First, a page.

Dusty Anderson died on Monday, 25 March 2019, at the age of 83. With his passing, Irish rowing and in particular, Belfast rowing, lost one of its greatest characters. And I lost a friend of some 65 years.
Dusty was a product of Coleraine Academical Institution, learning to row at the school. In 1954, he came up to Queen’s to read Economics and joined the boat club. In 1955, when I met him, he stroked the Junior VIII (now Intermediate). I have a photograph of him at Athlone Regatta, and in the 7 seat behind him is Peter Rice of engineering fame. This was part of the decade that saw considerable success for Queen’s. Between 1952 and 1962, the club won 12 Irish championships and 5 Wylie Cups on the trot, the latter being a record equalled but not yet surpassed.
In 1956, Dusty stroked the Senior VIII that won the Senior Championship of Ireland. This was a strong, powerful crew, possibly the best Queen’s crew of all time. The captain that year was the late I.C. Henderson, a man of few words and great determination. In 1956, Dusty was elected captain of the club and stroked the Senior VIII again. This crew was very fast, but lacked power in the final stages of the race. I was in the 7 seat behind Dusty. Nevertheless, 1956-7 was the most successful year in the history of Queen’s. In particular, his year of office was notable for the second Senior VIII winning the Senior championship again, thus frustrating the efforts of the IARU to shoe in the Garda. Dusty’s opinion of rowing at Queen’s at this time is to be found in the chapter that he wrote for the club’s history.
Stories of 1957 are legion, but it is little known that it was the year in which Queen’s got to their very first Henley final. Now, before you get too excited, it was the final of the spare Men’s Pairs. The crew was Kevin McLaverty and Paddy Holmes of Portora. They were beaten in the final by two giants from the Cornell Grand crew. In one of the heats, Dusty (heavily disguised) took Paddy’s place, as Paddy had an interview at Cambridge. Kevin and his younger brother Colm had a great fascination for Dusty that lasted all their lives, and both of us attended their funerals. Kevin was the only Queen’s man to scull in the Diamonds until recently, and he represented Ireland in the Finn class at the Tokyo Olympics.
Dusty joined the civil service and continued to row and coach for the rest of his life. He was instrumental in starting Veteran rowing at Belfast Rowing Club and ran the veterans’ outings for many years thereafter. He organised their entries at events all over Ireland and Great Britain. He not only organised outings three times a week, but also long distance rows for charity — down the Shannon, the Erne, Bann, Foyle, as well as through the Shannon-Erne Waterway just before its official opening. He also organised Belfast Rowing Club’s trip to Boston for the Head of the Charles in 1994. He sculled across the North Channel to Portpatrick, and he took part in the very first Erne Head of the River in 1957.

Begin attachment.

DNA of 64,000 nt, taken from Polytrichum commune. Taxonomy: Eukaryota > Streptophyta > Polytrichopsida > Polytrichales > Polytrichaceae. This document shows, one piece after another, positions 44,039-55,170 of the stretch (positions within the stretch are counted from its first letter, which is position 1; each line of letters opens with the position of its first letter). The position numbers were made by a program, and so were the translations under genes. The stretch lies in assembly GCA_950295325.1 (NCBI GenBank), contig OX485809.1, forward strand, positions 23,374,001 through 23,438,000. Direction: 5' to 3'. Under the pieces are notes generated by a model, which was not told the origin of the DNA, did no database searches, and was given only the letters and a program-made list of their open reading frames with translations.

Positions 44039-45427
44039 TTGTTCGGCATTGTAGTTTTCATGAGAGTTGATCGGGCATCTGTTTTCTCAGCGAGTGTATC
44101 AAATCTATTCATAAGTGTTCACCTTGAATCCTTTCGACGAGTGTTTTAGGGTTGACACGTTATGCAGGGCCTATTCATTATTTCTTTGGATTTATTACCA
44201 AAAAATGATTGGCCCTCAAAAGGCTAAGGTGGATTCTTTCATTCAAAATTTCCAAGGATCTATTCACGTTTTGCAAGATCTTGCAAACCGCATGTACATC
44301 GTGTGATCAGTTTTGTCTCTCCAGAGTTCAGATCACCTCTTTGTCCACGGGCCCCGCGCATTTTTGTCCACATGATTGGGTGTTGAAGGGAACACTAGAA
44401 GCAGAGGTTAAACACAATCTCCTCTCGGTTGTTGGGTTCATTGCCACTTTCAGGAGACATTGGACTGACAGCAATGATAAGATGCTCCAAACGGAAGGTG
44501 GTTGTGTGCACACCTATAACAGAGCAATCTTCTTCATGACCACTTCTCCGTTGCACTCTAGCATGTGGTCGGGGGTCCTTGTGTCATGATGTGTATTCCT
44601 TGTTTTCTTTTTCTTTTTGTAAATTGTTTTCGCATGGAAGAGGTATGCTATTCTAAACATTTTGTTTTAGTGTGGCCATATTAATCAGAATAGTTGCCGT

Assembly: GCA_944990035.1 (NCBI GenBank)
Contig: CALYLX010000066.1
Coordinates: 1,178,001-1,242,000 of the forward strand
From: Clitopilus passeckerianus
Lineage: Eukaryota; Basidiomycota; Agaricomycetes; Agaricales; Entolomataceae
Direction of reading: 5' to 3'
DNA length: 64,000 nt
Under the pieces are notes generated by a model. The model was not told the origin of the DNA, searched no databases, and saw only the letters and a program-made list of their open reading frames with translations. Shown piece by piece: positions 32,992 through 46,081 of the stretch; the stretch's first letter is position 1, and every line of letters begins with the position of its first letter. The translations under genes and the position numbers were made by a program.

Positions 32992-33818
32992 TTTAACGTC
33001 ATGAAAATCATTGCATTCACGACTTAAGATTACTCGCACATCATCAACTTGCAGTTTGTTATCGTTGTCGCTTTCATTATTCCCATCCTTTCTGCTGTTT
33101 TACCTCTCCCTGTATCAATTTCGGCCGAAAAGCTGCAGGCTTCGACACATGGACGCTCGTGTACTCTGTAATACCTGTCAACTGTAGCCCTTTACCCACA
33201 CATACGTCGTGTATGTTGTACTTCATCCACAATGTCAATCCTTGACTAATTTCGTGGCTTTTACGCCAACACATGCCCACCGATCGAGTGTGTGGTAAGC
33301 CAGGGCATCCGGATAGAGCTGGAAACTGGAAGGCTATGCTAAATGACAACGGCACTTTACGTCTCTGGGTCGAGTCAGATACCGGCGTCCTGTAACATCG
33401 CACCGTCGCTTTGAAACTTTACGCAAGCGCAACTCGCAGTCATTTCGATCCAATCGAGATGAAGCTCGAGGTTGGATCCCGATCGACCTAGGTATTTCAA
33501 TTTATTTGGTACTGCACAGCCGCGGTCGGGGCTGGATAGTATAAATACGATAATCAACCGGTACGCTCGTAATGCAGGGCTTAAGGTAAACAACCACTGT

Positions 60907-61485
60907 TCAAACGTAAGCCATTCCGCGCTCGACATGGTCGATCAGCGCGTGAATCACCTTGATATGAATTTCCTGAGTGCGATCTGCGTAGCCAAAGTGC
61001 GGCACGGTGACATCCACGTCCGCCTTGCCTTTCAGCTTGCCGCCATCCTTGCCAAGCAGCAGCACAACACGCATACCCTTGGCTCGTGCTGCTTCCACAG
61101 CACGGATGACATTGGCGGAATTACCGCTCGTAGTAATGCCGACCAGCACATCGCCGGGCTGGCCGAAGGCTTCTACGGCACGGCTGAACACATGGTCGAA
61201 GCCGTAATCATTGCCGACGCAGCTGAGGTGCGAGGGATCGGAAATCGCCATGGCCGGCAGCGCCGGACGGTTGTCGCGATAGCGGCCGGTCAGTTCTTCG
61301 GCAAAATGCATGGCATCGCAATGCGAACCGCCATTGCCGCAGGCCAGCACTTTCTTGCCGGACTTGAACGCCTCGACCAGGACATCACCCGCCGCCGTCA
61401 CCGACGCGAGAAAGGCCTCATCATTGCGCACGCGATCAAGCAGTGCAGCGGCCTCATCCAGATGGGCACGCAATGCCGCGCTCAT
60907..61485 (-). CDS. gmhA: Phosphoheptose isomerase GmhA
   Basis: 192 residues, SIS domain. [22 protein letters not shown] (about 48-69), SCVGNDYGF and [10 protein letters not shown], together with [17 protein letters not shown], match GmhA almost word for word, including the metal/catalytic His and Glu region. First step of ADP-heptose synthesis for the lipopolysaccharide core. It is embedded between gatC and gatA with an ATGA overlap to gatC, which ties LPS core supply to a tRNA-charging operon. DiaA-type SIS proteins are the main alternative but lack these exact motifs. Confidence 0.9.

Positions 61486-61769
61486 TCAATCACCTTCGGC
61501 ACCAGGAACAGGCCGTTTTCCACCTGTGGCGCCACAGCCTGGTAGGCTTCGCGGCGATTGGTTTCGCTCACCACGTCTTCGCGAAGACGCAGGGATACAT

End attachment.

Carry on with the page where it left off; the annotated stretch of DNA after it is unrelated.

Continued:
Whatever his skill with an oar, his wonderful rhythm as a stroke, or his organising ability, he was nevertheless a very private person. He had a knowledgeable and great love of opera and Italy. He had an encyclopedic knowledge of boat club songs and a good tenor voice to sing them. This was coupled with a great sense of humour. Dusty had a strong opinion, often disguised, but he was unafraid to voice it if he thought it necessary — as when he publicly corrected a senior civil servant who was making a factually incorrect speech at a rowing dinner.
Not only was Dusty responsible for so much in Belfast rowing, he had a long stint as president of Lagan Scullers Club, a club dear to his heart and probably his favourite. He was well aware of the benefits of sculling in the development of oarsmen and women. He had been vice president of Belfast Rowing Club and was a former captain of Lady Victoria Boat Club. He was a Fairbairnite, if you know what that was! He was a conciliator, and his history of the club from 1952 to 1962 is non controversial, but he did have some strong opinions — he thought that Lady Victoria had a tendency to try to run the student club; he thought that it is a student club and must be run by the student members, with advice and help from LVBC. And he was at a loss to understand why the club declined so drastically after the 1970s.
It would be hard to find a more loyal, humourous, logical person than Dusty Anderson. He was a leader and a dear friend. We exchanged birthday cards for many years; he would have been 84 on 3rd November. But whatever he was, he was supported by his loving wife, Roz; she was the rock that gave him the strength to do all the things he did. They loved each other dearly, and our sympathies lie with her on Dusty’s passing.